Beware the wolf in sheep’s clothing

 

Ryan Foss was a guy with some ideas. He happened to share those ideas with some folks at Right Hemisphere, and now alleges that his ideas were actually stolen by them. He blogged about this on April 30, and you can read his story here.

It goes to show that you always need to watch your back, create contracts, look at the fine print,  and always beware of the wolf in sheep’s clothing. This is especially true when implementing a new software system.

In their efforts to build a system that reuses 3D CAD and PLM data for the downstream user, Right Hemisphere has embedded the requirement for a server-based product. One that is necessary if you want the slightest chance of seeing any of the proposed benefits of their product. One that manages its own workflow, searching, and processing. One that must be connected to your other servers in a complex array of SQL and API scripting. One that is expensive and difficult to implement in a global environment. And, dare I say, one that is illogical.

Companies have heavily invested in PLM and ERP systems, data replication and redundancy, vaulting and revisioning, workflows, approvals, and many other IT systems. But then Right Hemisphere comes along, in their sheep’s clothing, and talks about simplifying things for the non-engineers and gaining all sorts of wonderful benefits. But the wolf underneath is asking for these companies to invest in another disconnected set of servers and add even more complexity to their systems.

It just doesn’t make sense. Any improvement you want to make in your downstream infrastructure should not require massive process changes, and should make use of existing systems. They say that logic is governed in the left hemisphere of the brain, something that seems to be missing with Right Hemisphere.

So don’t be bitten by the wolf. 3DVIA Composer does not need a complex server solution to give you incredible productivity gains. Just ask our customers. And if you want to integrate the system into your existing environment, it can be done extremely quickly and can be setup to do exactly what you want it to do.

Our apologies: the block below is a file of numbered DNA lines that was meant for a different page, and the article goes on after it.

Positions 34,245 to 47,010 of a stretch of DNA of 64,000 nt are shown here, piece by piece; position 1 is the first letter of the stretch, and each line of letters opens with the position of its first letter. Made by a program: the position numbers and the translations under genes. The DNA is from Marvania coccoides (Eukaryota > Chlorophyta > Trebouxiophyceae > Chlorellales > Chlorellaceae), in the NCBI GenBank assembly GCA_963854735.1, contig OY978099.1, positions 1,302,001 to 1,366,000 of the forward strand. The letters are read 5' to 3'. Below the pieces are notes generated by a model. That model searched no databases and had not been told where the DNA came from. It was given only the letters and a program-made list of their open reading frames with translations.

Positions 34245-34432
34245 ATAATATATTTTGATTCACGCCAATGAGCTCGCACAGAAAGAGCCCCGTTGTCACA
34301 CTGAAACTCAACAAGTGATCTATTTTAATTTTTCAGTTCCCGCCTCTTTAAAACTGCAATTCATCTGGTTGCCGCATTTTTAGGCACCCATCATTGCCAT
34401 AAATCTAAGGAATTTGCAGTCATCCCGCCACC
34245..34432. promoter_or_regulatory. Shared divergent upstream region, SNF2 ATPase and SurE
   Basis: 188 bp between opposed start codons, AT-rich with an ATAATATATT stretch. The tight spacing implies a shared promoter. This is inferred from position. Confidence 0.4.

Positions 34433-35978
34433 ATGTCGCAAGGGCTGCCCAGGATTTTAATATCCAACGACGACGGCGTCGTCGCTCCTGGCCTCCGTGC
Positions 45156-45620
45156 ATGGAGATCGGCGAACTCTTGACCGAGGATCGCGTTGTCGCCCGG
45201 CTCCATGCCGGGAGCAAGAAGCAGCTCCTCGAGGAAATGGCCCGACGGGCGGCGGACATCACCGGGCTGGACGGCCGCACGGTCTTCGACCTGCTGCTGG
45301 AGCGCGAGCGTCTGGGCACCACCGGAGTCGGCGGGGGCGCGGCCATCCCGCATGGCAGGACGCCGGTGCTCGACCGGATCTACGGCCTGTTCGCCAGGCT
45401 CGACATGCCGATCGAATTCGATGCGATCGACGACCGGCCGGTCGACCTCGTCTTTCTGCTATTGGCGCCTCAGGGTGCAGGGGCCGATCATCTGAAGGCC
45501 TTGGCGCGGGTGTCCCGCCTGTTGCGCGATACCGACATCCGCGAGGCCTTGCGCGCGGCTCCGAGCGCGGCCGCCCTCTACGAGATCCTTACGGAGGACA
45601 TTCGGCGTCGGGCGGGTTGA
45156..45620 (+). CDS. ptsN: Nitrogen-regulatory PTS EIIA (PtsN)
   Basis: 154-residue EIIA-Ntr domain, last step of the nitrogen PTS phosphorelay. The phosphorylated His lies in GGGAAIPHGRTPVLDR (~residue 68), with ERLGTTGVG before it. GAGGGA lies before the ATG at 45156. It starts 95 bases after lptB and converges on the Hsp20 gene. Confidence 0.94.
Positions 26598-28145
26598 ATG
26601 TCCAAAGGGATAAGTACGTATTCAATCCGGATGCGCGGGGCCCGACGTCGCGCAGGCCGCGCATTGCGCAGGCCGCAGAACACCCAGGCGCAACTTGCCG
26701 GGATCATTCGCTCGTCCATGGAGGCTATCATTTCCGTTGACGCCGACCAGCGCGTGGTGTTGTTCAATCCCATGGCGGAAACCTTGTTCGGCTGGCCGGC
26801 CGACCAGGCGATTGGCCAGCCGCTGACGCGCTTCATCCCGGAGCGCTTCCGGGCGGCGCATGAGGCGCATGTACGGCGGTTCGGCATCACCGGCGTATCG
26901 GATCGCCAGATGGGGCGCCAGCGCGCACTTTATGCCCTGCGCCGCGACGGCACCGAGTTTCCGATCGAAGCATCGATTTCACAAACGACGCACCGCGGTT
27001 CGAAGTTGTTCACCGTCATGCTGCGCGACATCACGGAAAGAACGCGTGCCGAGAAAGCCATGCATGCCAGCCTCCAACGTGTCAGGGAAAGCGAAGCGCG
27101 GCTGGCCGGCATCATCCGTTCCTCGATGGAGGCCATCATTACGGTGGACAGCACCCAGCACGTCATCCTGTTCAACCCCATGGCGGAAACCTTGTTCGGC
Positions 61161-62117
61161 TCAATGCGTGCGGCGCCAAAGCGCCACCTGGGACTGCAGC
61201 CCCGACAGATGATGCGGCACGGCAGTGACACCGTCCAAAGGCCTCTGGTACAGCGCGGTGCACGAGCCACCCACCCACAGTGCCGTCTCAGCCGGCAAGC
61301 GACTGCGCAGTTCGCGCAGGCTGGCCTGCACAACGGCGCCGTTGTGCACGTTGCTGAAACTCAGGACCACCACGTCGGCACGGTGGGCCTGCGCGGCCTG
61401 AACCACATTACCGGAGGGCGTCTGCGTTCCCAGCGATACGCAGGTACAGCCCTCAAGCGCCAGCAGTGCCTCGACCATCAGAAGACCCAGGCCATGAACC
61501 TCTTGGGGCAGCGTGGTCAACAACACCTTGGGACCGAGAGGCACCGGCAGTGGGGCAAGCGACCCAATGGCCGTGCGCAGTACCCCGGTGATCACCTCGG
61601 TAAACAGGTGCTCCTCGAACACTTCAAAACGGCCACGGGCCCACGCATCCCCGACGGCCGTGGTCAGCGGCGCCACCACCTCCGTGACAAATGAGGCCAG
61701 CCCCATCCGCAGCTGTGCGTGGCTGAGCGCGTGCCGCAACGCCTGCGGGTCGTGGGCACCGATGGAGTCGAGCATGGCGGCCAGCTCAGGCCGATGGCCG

Go with the product that has the full brain working. Go with 3DVIA Composer.

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6 comments to Beware the wolf in sheep’s clothing

  • ComposerFreak  says:

    downloaded composer a hundred times and got corrupt instalation message while extracting!
    what should i do guys?
    (Vista32 SP1-XP SP2)

  • Garth  says:

    Hi ComposerFreak, thank you for your interest in 3DVIA Composer! If you are having difficulties with the trial download, we can help you in several different ways. 1) You can always use our forum at forums.3dmojo.com for help; 2) You can contact your local VAR to see if they can help you; and 3) You can send me a private email message and I can arrange an alternative method for you to get the software.

    Garth

  • Evan Yares  says:

    Bummer! Ryan Foss mentioned the idea of occlusion culling to a Right Hemisphere guy, who mentioned it to someone else in the company, who thought it was a good idea.

    I did miss the part in his Ryan’s blog where he told the Right Hemisphere guy about all the bits and pieces that are used to implement occlusion culling — things such as octrees, K-D trees, BSP trees, portals, Hierarchical Z Buffers, Hierarchical Occlusion Maps, Precalculated Potentially Visible Sets, and Temporal Bounding Volumes. I also missed the part where he mentioned all the academic papers that have been written over the last 30 years on occlusion culling, and that his idea wasn’t new.

    I also missed the part in your article here where you mention that 3Dvia implements occlusion culling too.

    You just tarred your own company with the same brush you used on a competitor.

  • Garth  says:

    Evan, thank you for your comments. You will note in the article that we take no formal position on Ryan’s issue, and if you object to his statements then I encourage you to take your argument to his blog post. Your information on the occlusion culling feature, while interesting, is irrelevant. Why or how a feature is used in a product is not the topic of this post. I only reference Ryan’s post as a way to introduce my main point to be aware of the intent of a company that disguises its product benefits as a tactic to implement their own isolated and complex server processes.

    For what it’s worth, when a customer makes an enhancement request on 3DVIA Composer, we thank them for their suggestions and let them know when we implement them into a new product release. And, by the way, our implementation of occlusion culling goes much, much farther than a simple orbiting of a single static scene. I will be sure to create a video podcast on that, thanks for the idea!

  • Evan Yares  says:

    You used a demonstrably false premise to smear a competitor. It offended my sense of fair play.

    Your blog, your rules. But let me say this: credibility matters.

  • Michael  says:

    “Your blog, your rules.” How do you figure!? Welcome to the blogosphere! Linking to someone else’s blog post that discusses your competitor is absolutely fair play!

    That link by itself, did not “smear” the competitor. The rest of the post, which is accurate and credible, is what “smears” the competitor. The facts are undeniable and the truth often hurts.

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